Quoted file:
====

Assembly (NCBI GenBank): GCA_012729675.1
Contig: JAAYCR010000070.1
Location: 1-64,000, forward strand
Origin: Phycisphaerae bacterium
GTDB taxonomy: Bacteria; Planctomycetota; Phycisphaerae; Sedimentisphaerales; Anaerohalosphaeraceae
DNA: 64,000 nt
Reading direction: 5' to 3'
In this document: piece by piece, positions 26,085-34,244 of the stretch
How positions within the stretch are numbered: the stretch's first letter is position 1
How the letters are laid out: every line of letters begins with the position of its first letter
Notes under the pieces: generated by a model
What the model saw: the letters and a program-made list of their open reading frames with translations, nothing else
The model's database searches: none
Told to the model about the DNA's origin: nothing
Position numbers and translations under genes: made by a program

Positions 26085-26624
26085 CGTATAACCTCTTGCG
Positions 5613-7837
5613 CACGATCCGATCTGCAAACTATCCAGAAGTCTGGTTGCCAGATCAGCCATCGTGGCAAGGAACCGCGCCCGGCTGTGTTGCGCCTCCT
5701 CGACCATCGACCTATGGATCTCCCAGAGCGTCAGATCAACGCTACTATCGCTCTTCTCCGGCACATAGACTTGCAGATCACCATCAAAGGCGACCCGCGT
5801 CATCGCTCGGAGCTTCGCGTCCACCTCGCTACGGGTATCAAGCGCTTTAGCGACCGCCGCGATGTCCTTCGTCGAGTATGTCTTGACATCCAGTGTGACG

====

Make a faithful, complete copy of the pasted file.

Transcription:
Assembly (NCBI GenBank): GCA_012729675.1
Contig: JAAYCR010000070.1
Location: 1-64,000, forward strand
Origin: Phycisphaerae bacterium
GTDB taxonomy: Bacteria; Planctomycetota; Phycisphaerae; Sedimentisphaerales; Anaerohalosphaeraceae
DNA: 64,000 nt
Reading direction: 5' to 3'
In this document: piece by piece, positions 26,085-34,244 of the stretch
How positions within the stretch are numbered: the stretch's first letter is position 1
How the letters are laid out: every line of letters begins with the position of its first letter
Notes under the pieces: generated by a model
What the model saw: the letters and a program-made list of their open reading frames with translations, nothing else
The model's database searches: none
Told to the model about the DNA's origin: nothing
Position numbers and translations under genes: made by a program

Positions 26085-26624
26085 CGTATAACCTCTTGCG
Positions 5613-7837
5613 CACGATCCGATCTGCAAACTATCCAGAAGTCTGGTTGCCAGATCAGCCATCGTGGCAAGGAACCGCGCCCGGCTGTGTTGCGCCTCCT
5701 CGACCATCGACCTATGGATCTCCCAGAGCGTCAGATCAACGCTACTATCGCTCTTCTCCGGCACATAGACTTGCAGATCACCATCAAAGGCGACCCGCGT
5801 CATCGCTCGGAGCTTCGCGTCCACCTCGCTACGGGTATCAAGCGCTTTAGCGACCGCCGCGATGTCCTTCGTCGAGTATGTCTTGACATCCAGTGTGACG